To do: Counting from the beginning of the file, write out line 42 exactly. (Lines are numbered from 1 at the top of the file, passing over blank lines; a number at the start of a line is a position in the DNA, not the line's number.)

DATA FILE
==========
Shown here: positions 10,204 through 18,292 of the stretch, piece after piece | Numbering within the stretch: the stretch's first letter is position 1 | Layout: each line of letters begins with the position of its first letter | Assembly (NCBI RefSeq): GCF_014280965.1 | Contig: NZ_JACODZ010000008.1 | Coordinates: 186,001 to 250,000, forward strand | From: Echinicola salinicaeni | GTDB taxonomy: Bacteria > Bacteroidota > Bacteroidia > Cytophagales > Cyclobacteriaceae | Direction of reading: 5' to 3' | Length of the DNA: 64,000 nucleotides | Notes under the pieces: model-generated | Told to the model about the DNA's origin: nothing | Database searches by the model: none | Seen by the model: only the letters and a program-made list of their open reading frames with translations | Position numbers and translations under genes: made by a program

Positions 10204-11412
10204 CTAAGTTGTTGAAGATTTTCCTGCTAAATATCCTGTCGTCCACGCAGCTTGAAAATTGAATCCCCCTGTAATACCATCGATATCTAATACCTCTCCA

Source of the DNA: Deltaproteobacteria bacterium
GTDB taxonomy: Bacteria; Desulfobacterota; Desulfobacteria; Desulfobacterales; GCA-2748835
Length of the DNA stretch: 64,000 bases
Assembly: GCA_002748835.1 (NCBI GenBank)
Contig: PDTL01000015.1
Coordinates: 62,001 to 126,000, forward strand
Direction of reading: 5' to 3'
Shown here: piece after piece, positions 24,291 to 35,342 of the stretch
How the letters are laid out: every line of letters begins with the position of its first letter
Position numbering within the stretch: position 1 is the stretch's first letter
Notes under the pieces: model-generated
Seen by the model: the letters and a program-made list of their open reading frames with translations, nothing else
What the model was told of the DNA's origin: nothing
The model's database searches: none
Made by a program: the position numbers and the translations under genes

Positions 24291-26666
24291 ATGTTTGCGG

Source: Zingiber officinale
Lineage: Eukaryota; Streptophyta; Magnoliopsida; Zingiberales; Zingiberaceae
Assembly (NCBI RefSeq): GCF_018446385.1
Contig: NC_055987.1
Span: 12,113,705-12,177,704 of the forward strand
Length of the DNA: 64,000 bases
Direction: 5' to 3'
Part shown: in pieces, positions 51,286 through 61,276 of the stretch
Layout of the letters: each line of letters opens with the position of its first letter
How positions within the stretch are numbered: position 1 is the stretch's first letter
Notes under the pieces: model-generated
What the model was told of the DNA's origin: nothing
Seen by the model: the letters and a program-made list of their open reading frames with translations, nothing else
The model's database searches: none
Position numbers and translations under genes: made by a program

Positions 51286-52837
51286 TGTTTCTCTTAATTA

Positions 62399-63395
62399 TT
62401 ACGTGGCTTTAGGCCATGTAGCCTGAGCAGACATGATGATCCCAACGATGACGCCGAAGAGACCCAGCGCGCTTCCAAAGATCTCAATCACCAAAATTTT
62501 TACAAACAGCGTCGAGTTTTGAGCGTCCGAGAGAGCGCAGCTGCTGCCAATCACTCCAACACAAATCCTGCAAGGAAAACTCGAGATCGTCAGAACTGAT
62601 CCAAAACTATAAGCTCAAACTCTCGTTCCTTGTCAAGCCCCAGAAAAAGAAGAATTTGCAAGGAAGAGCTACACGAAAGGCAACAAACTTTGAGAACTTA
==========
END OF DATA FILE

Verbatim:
62601 CCAAAACTATAAGCTCAAACTCTCGTTCCTTGTCAAGCCCCAGAAAAAGAAGAATTTGCAAGGAAGAGCTACACGAAAGGCAACAAACTTTGAGAACTTA